Hi, I’m Florian, one of the Group Policy MVPs . You may know us MVPs from conferences, seminars, books, Newsgroups and Forums where we voluntarily provide help and guidance to Group Policy and its associated products.
Today, I’d like to write about a feature in Group Policy Preferences you could find useful. Guidance tells us create a GPO (test-drive it) and apply it to an OU; it will then target all objects in the OU.
Question: What if we need to fine-tune GP application to target a subset of the objects in the OU only? Will we need to redesign our whole OU concept?
Answer: Not necessarily, Group Policy brings by default two facilities we can use to adjust our GP application scope: security filtering and item level targeting.
Security Filtering: this is simply tweaking permission on the Group Policy Object for a subset of targets (targets = users and computers in the scope of a policy). Users and Computers need both “Read” and “Apply Group Policy” permission on the object to successfully apply the GPO. If we had a “LockDown” GP that restricts the desktop to a minimum and we would apply that to the “ManufacturingOU”, all objects in that OU would be affected. To only apply the LockDown-GP to a number of targets, we can create an Active Directory group, put the target objects into the group and modify the security filtering settings in the “Scope” tab of the GP as shown in the screenshot:
We remove “Authenticated Users” from the “Security Filtering” tab and add our security group with the targets. Another approach would involve the “Delegation” tab. It lists the correct permissions on the GPO. Clicking the “Advanced” button there, opens the Access Control Editor you may be familiar with from NTFS permissions:
You can see that the lockdown group has “Read” and “Apply Group Policy” permission. Using the ACL editor, you can even put that scenario the other way around: you leave “Authenticated Users” in the list of allowed groups and users and deny a specific group both “Read” and “Apply Group Policy” permission to prevent them from applying the GPO.
WMI filtering: you can further filter the scope of a policy by applying a WMI filter on the GPO. WMI filters are run prior to executing the GPO in question. If the filter evaluates to “TRUE”, the GPO is applied, otherwise it is ignored. A classic use case for this is GPOs for different operating systems. Right-click the “WMI filters” node in GPMC and create a new WMI filter with WQL syntax. An example for targeting Windows Vista would be:
SELECT Version, ProductType FROM Win32_OperatingSystem WHERE Version >= ‘6.0′ AND ProductType = ‘1′.
After that, open the “Scope” tab of the GPO in question and choose the Vista-WMI-filter in the “WMI filters” section. The GPO will only be applied on Vista machines then as only on those machines the filter evaluates “true”. Obviously, you need to know how to create WQL queries. A great help on putting WQL queries together is the Scriptomatic: http://www.microsoft.com/downloads/details.aspx?FamilyID=09dfc342-648b-4119-b7eb-783b0f7d1178&DisplayLang=en .
So now that we have Group Policy Preferences, there’s another way of filtering the policies on the targets. It’s called “Item-level targeting”. As the name implies, you can now go define filters for every setting you configure in GP Preferences. You read right: for every setting. Security Filtering and WMI filtering were used to filter per GPO – item level targeting is per setting. That allows you to have a GPO with multiple GP Preference items configured but have only a subset of them applied based on filters and their evaluation. Where you would add these filters? Check the “Common” tab of a GPP:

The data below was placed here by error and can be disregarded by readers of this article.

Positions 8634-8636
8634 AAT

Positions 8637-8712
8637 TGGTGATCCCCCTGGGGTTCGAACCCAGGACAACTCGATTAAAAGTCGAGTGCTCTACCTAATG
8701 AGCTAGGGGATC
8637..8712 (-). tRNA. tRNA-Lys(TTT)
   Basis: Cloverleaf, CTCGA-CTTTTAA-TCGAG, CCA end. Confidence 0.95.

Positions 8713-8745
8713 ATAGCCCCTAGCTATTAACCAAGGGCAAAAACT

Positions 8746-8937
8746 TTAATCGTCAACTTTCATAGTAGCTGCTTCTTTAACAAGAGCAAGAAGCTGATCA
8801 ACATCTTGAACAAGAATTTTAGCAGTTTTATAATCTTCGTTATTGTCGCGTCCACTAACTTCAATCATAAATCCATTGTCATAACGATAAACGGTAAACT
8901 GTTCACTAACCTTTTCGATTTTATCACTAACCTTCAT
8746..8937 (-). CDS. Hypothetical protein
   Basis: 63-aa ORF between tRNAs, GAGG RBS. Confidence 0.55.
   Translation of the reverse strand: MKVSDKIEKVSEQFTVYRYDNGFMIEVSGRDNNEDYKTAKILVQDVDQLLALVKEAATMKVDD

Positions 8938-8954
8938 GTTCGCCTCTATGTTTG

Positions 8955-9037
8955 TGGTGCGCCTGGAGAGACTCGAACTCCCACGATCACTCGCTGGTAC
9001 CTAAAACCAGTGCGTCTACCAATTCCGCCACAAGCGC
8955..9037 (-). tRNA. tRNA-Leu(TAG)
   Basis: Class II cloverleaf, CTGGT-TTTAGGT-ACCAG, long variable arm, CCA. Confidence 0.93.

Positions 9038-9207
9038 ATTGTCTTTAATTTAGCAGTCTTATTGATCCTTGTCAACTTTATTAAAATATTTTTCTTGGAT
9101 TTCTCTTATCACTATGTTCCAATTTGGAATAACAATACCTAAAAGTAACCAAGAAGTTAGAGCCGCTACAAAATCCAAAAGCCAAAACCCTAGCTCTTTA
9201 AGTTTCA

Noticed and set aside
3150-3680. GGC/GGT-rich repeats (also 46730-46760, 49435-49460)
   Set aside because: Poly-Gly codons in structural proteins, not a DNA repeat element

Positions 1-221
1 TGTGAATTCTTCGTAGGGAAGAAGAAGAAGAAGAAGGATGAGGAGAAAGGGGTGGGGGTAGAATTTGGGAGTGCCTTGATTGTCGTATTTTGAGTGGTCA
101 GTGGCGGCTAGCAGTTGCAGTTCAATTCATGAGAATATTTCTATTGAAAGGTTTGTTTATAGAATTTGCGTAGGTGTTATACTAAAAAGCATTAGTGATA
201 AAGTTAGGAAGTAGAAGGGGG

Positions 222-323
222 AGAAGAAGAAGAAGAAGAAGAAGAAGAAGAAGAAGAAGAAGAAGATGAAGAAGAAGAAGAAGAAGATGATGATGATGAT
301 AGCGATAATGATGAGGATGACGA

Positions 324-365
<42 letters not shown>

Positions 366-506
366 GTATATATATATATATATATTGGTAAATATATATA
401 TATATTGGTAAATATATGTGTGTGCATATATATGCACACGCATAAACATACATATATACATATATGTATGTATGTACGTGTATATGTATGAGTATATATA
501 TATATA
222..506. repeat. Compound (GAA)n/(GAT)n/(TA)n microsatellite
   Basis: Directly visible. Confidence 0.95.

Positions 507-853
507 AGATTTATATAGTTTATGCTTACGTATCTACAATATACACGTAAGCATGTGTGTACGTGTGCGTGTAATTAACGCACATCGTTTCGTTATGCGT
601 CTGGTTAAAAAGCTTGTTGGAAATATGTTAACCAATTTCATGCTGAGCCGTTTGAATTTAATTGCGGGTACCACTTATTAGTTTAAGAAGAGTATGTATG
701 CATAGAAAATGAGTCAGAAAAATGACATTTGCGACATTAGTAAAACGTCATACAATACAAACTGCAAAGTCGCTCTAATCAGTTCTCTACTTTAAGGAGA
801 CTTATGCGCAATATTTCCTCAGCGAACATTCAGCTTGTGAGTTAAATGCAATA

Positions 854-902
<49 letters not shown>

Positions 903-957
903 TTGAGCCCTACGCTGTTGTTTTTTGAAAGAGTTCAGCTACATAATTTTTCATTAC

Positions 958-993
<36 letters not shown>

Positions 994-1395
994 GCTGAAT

You need to tick the “Item-level targeting.” checkbox to enable the button. Once you open “Targeting…”, you see the following editor:
I’ve already opened the “New Item” menu for you so you can see all the options in GPP you can filter for. That’s right, you can filter a GPP item (within a GPO with other GPPs and GP settings) to only apply if – say… the user is in the Security Group “Help Desk” and the Computer Name is “XP-00233”, it is between 8 AM and 5PM (Time Range) and the user is on a Terminal Session with a specific session name on Windows XP as the Operating System and has 20GB free Disk Space on the System partition. Well, theoretically, you can. If that’s actually useful, that’s up to you.
The item-level targeting editor allows you to form filters based on the “New Item” criteria shown in the screenshot. You can use Boolean logic (AND, OR, IS NOT) to combine filters for even complex logics:
Where ever you can enter strings into text boxes, you can hit F3 to get a list of known environment variables GPP understands. That makes it easier to (for example) create file match rule as you can use the “CommonAppDir”, “CommonStartUpDir” or simply the “ProgramFilesDir” variables the local system will translate into the actual path.
Think about the configurations you could use in a single GPO with item-level targeting on different settings defined – just for a second:
– Create multiple GPP mapped drives in one GPO and have them apply based on Group membership (easier than scripting!)
– Have different GPPs applied to targets depending on what time it is (working hours vs. non-working hours!)
– Create and deploy different printers/shortcuts/files depending on the user’s site or IP address
– Apply GPP on a given date in a certain time range.
– Copy files based on the user’s language.
Now what do you say? Worth a look, huh?
Florian Frommherz is a systems engineer from Germany working in Switzerland. Specialized in Windows environments, Florian helps customers design their Directory Services and Group Policy implementations to unleash the central management capabilities. Read more of his advice on the Group Policy TechNet forum.